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Mindset & Motivation   |   May 12, 2015

#PodcastPD: What you’re missing if you’re not listening

By Angela Watson

Founder and Writer

#PodcastPD: What you’re missing if you’re not listening

By Angela Watson

I’ve probably said a thousand times how much podcasts have been inspiring and motivating me over this past year and a half. I know some of you are not totally sold yet on the idea of an online talk radio program that you can download and take wherever you go. With my Truth for Teachers podcast, many of you have mentioned that you prefer to read the blog post rather than listen because it’s faster.

#PodcastPD: What you're missing if you're not listening

I’m happy you’re reading. Truly! But I’m still going to keep trying to convince you to listen to podcasts rather than read transcripts, because it’s a totally different experience.

I love podcasts because:

  • I don’t have to be staring at a computer or phone screen to connect with interesting people
  • Boring tasks like driving, cooking, and cleaning are far more fun
  • I can get inspired while exercising or going for a walk
  • Hearing someone’s voice creates a more personal, informal connection than reading their words
  • My brain processes the information in a completely different (and often more powerful) way

That last point is the most compelling for me. When I’m reading something online, I tend to skim over it quickly. I miss important points. My brain is already racing ahead to the next line before I have a chance to really think deeply about what I just read.

Listening to audio is a completely different experience. Your brain can’t skip ahead: it has to listen to and process every word. You hear the words being spoken to you, so the emotion and tone and emphasis really make an impression. Hearing the podcaster’s voice creates a connection, which means I often remember the content better.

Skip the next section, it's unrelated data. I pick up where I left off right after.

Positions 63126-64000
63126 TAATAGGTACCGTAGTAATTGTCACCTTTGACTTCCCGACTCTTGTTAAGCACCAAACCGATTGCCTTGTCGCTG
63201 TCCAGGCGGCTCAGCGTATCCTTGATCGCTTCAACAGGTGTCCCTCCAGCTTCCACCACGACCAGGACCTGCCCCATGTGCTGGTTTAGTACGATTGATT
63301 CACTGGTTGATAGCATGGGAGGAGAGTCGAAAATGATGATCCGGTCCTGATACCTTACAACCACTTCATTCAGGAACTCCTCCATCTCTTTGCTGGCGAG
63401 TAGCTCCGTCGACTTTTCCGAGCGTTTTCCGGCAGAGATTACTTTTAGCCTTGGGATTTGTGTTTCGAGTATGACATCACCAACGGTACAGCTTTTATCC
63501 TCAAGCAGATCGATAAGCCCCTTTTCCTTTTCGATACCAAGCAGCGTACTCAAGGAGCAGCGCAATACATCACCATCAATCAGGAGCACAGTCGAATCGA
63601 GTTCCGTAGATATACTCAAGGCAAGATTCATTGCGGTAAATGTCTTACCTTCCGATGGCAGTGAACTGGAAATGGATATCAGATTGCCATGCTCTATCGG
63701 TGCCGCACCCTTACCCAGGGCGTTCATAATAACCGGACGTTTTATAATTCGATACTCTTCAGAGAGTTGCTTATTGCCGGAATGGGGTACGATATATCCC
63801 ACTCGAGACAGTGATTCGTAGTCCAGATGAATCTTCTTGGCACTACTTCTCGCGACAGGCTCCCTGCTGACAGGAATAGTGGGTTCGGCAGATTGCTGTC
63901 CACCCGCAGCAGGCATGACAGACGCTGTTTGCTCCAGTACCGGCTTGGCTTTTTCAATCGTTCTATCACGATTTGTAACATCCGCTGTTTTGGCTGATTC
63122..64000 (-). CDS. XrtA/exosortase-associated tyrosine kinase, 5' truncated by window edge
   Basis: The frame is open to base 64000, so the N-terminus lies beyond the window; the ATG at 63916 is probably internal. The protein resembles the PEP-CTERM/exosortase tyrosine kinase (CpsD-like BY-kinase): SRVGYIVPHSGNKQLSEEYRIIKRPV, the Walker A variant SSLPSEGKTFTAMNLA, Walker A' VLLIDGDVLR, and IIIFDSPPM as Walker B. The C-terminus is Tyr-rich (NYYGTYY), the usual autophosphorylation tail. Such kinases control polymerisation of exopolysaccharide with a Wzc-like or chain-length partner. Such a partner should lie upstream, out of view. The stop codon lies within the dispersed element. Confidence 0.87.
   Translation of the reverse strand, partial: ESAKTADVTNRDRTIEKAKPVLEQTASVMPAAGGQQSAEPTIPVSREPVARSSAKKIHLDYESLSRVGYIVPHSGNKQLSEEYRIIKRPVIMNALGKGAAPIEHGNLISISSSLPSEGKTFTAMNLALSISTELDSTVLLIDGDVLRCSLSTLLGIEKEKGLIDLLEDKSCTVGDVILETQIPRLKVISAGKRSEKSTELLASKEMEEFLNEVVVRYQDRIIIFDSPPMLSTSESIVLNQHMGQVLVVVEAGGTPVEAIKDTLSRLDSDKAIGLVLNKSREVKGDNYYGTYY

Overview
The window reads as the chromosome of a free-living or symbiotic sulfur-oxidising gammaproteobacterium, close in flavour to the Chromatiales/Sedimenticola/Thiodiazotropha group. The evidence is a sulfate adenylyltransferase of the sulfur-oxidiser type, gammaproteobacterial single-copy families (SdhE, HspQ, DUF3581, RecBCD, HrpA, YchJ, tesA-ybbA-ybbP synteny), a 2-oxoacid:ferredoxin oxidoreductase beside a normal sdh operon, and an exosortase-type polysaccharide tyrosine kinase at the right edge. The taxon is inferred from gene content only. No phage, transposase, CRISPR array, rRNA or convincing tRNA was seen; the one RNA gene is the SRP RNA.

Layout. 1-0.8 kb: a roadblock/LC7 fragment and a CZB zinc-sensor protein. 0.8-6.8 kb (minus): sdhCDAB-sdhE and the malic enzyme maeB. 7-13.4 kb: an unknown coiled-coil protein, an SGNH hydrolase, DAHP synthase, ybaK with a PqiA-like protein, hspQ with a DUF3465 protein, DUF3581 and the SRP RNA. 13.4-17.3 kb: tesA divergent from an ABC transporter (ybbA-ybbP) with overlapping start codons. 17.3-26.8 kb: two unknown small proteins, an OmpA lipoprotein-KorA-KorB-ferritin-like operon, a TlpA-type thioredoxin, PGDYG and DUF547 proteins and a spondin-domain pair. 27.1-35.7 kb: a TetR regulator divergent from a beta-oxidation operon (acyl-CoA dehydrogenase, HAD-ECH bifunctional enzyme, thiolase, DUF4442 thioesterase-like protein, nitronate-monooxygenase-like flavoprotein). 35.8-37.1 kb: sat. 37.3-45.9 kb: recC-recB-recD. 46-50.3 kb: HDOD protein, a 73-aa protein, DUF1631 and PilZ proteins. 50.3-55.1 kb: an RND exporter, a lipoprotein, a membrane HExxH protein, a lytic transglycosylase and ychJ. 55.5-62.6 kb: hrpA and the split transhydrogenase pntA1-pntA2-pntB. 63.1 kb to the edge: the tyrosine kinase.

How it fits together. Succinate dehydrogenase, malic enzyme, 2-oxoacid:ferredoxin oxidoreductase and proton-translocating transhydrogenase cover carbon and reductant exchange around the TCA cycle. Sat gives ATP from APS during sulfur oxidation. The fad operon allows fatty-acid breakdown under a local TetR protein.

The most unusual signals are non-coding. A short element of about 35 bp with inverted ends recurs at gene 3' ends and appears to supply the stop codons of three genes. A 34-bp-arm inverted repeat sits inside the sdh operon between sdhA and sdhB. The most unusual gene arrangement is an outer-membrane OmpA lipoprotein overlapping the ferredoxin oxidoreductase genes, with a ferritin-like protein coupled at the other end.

#PodcastPD: What you're missing if you're not listening

So as a huge believer in the power of podcasts, I’m thrilled to see a new movement popping up on Twitter called PodcastPD. It’s run by New Jersey-based educators Stacey Lindes, A.J. Bianco, and Christopher Nesi. This passionate team leads discussions every Sunday night on Twitter, encouraging teachers to use podcasts to learn, get inspired, and connect with one another.

#PodcastPD is a great place to learn about helpful education podcasts and talk about the episodes you’ve heard. Christopher Nesi has his own podcast which is excellent–it’s called House of Ed Tech. He recently interviewed me on his podcast and we had so much fun talking professional development, Unshakeable, and of course, podcasting!

house-of-edtech

You can also check out Talks with Teachers–this is Brian Sztabnik‘s wonderful podcast. There are tons of inspiring interviews there and practical teaching ideas.

talks-with-teachers-600x300

Brian interviewed me in his most recent episode. Here are some of the things I shared:

  • The importance of having another teacher to mentor you
  • What to do when a lesson doesn’t go as planned
  • The greatest need I think teachers have right now
  • How teachers can experience more freedom and autonomy in their work
  • The exciting trend in education that is motivating me right now
  • My favorite book I recommend to teachers
  • How teachers can think outside the box while still providing benefits for their students?
  • One small thing any teacher can do to create greater student success
  • The #1 habit of successful teachers
  • What are the habits of successful teachers
  • What I’m most proud of from my career in education

Check out my episode and those of all the amazing educators Brian has interviewed.

And stay tuned–next month I’m going to publish a list of my favorite personal and professional podcasts. I’ve got some great resources to recommend and get you energized over the summer!

In the meantime, I’d love to hear from you. Do you listen to podcasts? How do you fit them into your lifestyle? Any favorites to recommend?

Angela Watson

Founder and Writer

Angela created the first version of this site in 2003, when she was a classroom teacher herself. With 11 years of teaching experience and more than a decade of experience as an instructional coach, Angela oversees and contributes regularly to...
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Discussion


  1. Hello! I’m just now finding this conversation. One more point about having a readable version vs podcast only: Deaf and Hard of Hearing people as well as English Language Learners benefit from access to the script.

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